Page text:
The timeline was established through open houses between Lafarge Canada, local residents and Sturgeon County.
“I think it was a very good forum for everyone to ask, ‘What are the timelines?’” Pullen says. “It wasn’t just, ‘Hey, we’re closing this road due to gravel [extraction]. It was an explanation of the options and the benefits of each. It wasn’t just that they’re closing it, and industry is profiting off of it to everyone else’s inconvenience. They were giving money back due to the inconvenience. It wasn’t just their win, it was everybody’s win.”
“Transparency was important,” adds Soetaert. “The decision makers can have all of the information and make decisions accordingly.”
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Bokenfohr says that Sturgeon County looks forward to entering new agreements with other gravel producers, using the Campsite Road agreement as an example of how producers, the county and residents can all benefit from these types of arrangements. Sturgeon County is a very progressive county in regards to aggregates extraction. It has had a gravel extraction plan for nearly 18 years, which was recently recognized by The Federation of Canadian Municipalities. Bokenfohr says that he’s happy to meet with other municipalities across the province to help show them how to create similar arrangements with producers.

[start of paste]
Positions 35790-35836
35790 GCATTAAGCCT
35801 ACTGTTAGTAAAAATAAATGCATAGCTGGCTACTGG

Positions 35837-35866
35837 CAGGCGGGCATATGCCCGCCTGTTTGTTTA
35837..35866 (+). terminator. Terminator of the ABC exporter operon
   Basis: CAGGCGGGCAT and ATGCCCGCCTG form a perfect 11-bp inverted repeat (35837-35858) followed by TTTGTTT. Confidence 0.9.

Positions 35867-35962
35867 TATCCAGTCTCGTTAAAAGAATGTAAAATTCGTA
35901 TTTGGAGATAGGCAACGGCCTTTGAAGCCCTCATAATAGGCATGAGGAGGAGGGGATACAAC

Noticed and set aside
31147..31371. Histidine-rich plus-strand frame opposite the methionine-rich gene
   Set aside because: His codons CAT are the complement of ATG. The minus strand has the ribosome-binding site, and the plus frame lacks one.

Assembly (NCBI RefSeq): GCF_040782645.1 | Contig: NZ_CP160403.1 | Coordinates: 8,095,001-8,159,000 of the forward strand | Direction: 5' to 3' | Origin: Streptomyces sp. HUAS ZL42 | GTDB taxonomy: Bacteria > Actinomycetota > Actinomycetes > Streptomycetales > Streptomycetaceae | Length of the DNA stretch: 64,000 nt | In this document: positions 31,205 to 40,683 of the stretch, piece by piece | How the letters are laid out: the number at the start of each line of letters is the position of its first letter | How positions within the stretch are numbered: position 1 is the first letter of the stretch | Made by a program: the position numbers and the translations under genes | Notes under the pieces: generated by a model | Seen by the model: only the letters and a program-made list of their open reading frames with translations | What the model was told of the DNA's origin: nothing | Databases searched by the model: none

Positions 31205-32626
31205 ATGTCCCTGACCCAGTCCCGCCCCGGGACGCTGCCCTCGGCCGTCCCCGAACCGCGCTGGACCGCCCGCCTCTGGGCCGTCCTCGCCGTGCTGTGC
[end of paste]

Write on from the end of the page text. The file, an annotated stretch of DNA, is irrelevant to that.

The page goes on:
“It’s nice to be able to share this type of experience. A lot of provinces and counties always have nothing but problems,” he says.
In the end, all parties involved benefitted from the closing of Campsite Road for aggregate extraction, and there’s something that many municipalities can take away from this winning scenario.
“The road closure exemplifies a strong spirit of cooperation, and is an example of what can be accomplished to benefit all parties – public, municipality, province and industry – when we all work together to achieve common objectives,” Gowdy says.